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Education as a complex system: an investigation of students’ learning behaviours in programming education using complexity approaches.

Mai, Tai Tan orcid logoORCID: 0000-0001-6657-0872 (2022) Education as a complex system: an investigation of students’ learning behaviours in programming education using complexity approaches. PhD thesis, Dublin City University.

As a result of the COVID19 pandemic, more higher-level education courses have moved to online channels, raising challenges among educators in monitoring students’ learning progress. Thanks to the development of learning technologies, learning behaviours can be recorded at a more fine-grain level of detail, which can then be further analysed. Inspired by the premise of approaching education as a complex system, this research aims to develop a novel approach to analyse students’ learning behavioural data in programming education, utilising complexity methods. First, essential learning behavioural features are extracted. Second, a novel method based on Random Matrix Theory is developed to remove the noise and trend effect in the data in order to better highlight the differences in students’ learning behaviours. Third, Community Detection is applied to cluster the students into groups with similar learning behavioural characteristics. In the thesis also, motivated by a need to determine likely outcomes of students, a range of machine learning classification techniques have also been applied to predict the student learning outcomes based on behavioural data which has been cleaned of the noise and trend. The proposed approaches have been applied to datasets collected from a bespoke online learning platform in an Irish University. The datasets contain information from 566 students in different programming-related modules over a range of years encompassing pre and during the COVID19 pandemic. This gives us a unique opportunity to test our methods for the effects of the pandemic on learning. Results indicate the similarities and deviation in learning behaviours between student cohorts. Overall, we found that students interacted similarly with all course resources during the semester. However, while higher-performing students seem to be more active in practical tasks (e.g. programming exercises on labs), lower-performing students have been found to focus overmuch on lecture notes and lose their focus at the later phase of the semester. Additionally, students’ learning behaviours in a conventional university setting tend to differ significantly to those students in a fully online setting during the pandemic. We have also attempted to reduce the noise component in the data and the experimental results further demonstrate the better prediction performance of models which are trained based on the cleaned dataset, in comparison with the original dataset. Recommendations for current educational practice are made, including the continuous analysis of learning behaviours by the proposed methods and suggestions for the prompt interventions to in order to max- imise student supports.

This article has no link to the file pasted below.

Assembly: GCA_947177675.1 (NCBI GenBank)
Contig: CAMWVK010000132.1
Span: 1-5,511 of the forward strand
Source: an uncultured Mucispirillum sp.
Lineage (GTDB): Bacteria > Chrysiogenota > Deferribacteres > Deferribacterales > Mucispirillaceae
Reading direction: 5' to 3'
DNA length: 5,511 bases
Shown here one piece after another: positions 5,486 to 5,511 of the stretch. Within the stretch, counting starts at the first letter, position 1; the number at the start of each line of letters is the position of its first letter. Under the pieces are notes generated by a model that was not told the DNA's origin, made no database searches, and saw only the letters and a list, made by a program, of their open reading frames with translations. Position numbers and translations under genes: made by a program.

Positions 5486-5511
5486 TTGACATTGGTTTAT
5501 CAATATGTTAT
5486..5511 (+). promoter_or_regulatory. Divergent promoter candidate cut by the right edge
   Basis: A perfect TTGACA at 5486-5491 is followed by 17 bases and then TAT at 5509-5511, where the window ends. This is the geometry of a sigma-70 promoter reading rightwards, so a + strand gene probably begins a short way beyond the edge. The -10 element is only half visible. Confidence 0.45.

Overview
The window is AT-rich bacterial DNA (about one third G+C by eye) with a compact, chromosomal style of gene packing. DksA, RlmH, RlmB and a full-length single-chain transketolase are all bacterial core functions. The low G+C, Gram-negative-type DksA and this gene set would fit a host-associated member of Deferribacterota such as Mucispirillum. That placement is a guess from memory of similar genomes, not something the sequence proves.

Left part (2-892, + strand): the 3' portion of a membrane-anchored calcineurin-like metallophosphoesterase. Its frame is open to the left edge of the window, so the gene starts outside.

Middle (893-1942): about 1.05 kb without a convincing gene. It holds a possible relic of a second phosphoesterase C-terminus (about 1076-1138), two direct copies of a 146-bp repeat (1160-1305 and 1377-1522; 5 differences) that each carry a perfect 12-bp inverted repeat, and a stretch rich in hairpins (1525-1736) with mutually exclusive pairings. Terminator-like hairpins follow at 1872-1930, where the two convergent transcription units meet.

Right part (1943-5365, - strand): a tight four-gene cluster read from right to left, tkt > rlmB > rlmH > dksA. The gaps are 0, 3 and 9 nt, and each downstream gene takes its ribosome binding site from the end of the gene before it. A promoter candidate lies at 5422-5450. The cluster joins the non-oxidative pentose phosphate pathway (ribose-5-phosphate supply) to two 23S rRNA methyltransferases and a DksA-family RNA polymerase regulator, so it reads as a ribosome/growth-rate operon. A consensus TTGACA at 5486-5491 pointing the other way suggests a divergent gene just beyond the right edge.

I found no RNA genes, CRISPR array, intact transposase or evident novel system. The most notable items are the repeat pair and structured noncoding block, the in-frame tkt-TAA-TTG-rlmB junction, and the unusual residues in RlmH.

Item Type:Thesis (PhD)
Date of Award:November 2022
Supervisor(s):Crane, Martin and Bezbradica, Marija
Uncontrolled Keywords:Complex Systems
Subjects:Computer Science > Artificial intelligence
Computer Science > Computer simulation
Computer Science > Machine learning
Physical Sciences > Statistical physics
Social Sciences > Education
Social Sciences > Educational technology
DCU Faculties and Centres:DCU Faculties and Schools > Faculty of Engineering and Computing > School of Computing
Research Institutes and Centres > Scientific Computing and Complex Systems Modelling (Sci-Sym)
Research Institutes and Centres > ADAPT
Use License:This item is licensed under a Creative Commons Attribution-NonCommercial-No Derivative Works 4.0 License. View License
Funders:Irish Research Council Governmental Postgraduate Scholarship Scheme under the project number GOIPG/2017/141
ID Code:27613
Deposited On:10 Nov 2022 14:03 by Martin Crane . Last Modified 13 Sep 2023 12:08

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